7. 7.
    Sorlie T, Tibshirani R, Parker J, Hastie T, Marron JS, Nobel A, Deng S, Johnsen H, Pesich R, Geisler S, Demeter J, Perou CM, Lonning PE, Brown PO, Borresen-Dale AL, Botstein D (2003) Repeated observation of breast tumor subtypes in independent gene expression data sets. Proc Natl Acad Sci USA 100(14):8418–8423CrossRefGoogle Scholar
  8. 8.
    Voduc KD, Cheang MC, Tyldesley S, Gelmon K, Nielsen TO, Kennecke H (2010) Breast cancer subtypes and the risk of local and regional relapse. J Clin Oncol 28(10):1684–1691CrossRefGoogle Scholar
  9. 9.
    Alieldin NH, Abo-Elazm OM, Bilal D, Salem SE, Gouda E, Elmongy M, Ibrahim AS (2014) Age at diagnosis in women with non-metastatic breast cancer: is it related to prognosis? J Egypt Natl Cancer Inst 26(1):23–30.  https://doi.org/10.1016/j.jnci.2013.08.005 CrossRefGoogle Scholar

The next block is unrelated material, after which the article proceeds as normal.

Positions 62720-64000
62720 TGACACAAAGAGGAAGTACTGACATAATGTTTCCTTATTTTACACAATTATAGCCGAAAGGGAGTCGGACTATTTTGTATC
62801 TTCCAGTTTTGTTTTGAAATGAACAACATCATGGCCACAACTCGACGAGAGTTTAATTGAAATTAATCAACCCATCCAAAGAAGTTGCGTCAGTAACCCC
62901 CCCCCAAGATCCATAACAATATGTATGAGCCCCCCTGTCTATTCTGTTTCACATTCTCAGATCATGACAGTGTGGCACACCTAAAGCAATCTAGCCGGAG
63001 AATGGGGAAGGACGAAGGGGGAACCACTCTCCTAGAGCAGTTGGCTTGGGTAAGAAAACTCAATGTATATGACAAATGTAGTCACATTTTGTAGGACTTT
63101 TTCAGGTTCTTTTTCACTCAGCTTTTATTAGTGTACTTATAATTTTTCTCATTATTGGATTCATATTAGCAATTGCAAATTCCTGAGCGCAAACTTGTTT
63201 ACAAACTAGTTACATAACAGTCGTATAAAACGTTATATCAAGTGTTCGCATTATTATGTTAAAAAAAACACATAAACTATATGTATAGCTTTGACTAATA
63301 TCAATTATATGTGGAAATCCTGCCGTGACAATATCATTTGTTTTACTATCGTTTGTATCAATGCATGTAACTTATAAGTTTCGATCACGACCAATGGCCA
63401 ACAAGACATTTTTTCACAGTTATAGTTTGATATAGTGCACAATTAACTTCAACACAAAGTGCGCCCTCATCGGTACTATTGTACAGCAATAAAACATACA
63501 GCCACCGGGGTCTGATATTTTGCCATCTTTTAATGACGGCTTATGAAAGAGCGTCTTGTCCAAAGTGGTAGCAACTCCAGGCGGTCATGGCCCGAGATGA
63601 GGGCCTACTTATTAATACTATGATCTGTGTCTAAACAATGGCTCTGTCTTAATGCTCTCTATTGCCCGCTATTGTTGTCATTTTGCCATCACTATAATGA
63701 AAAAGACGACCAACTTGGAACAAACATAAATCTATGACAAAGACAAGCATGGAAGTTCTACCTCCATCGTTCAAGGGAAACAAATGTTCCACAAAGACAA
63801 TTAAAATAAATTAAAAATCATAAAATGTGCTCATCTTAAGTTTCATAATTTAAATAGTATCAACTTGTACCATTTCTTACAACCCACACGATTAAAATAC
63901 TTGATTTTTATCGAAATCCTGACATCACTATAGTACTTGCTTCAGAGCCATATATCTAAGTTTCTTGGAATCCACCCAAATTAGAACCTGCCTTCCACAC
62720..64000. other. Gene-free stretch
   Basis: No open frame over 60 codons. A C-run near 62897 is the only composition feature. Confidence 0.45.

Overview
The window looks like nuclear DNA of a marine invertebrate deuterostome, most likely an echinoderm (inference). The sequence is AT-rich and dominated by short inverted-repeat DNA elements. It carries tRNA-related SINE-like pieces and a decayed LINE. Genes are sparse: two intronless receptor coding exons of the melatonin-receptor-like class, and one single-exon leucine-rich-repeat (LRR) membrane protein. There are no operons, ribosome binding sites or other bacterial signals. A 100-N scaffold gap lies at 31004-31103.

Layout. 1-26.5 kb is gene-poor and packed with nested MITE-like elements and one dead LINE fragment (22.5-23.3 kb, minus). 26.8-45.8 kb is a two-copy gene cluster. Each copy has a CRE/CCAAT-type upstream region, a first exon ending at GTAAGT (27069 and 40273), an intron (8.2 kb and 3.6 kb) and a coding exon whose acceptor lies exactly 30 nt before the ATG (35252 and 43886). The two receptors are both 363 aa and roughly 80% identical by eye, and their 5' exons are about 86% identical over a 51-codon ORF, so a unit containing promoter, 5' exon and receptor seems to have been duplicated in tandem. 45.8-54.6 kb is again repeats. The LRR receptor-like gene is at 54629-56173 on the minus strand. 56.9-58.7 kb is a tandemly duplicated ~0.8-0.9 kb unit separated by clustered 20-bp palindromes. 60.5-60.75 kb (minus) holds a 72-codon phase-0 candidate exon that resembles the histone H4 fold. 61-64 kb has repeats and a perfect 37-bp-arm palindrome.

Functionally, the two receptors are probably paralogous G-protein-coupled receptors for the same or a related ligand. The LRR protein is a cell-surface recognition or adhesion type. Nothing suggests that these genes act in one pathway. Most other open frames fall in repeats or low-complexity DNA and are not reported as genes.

10. 10.
    Azim HA Jr, Michiels S, Bedard PL, Singhal SK, Criscitiello C, Ignatiadis M, Haibe-Kains B, Piccart MJ, Sotiriou C, Loi S (2012) Elucidating prognosis and biology of breast cancer arising in young women using gene expression profiling. Clin Cancer Res 18(5):1341–1351.  https://doi.org/10.1158/1078-0432.CCR-11-2599 CrossRefPubMedGoogle Scholar
  11. 11.
    Ferguson NL, Bell J, Heidel R, Lee S, Vanmeter S, Duncan L, Munsey B, Panella T, Orucevic A (2013) Prognostic value of breast cancer subtypes, Ki-67 proliferation index, age, and pathologic tumor characteristics on breast cancer survival in Caucasian women. Breast J 19(1):22–30.  https://doi.org/10.1111/tbj.12059 CrossRefPubMedGoogle Scholar
  12. 12.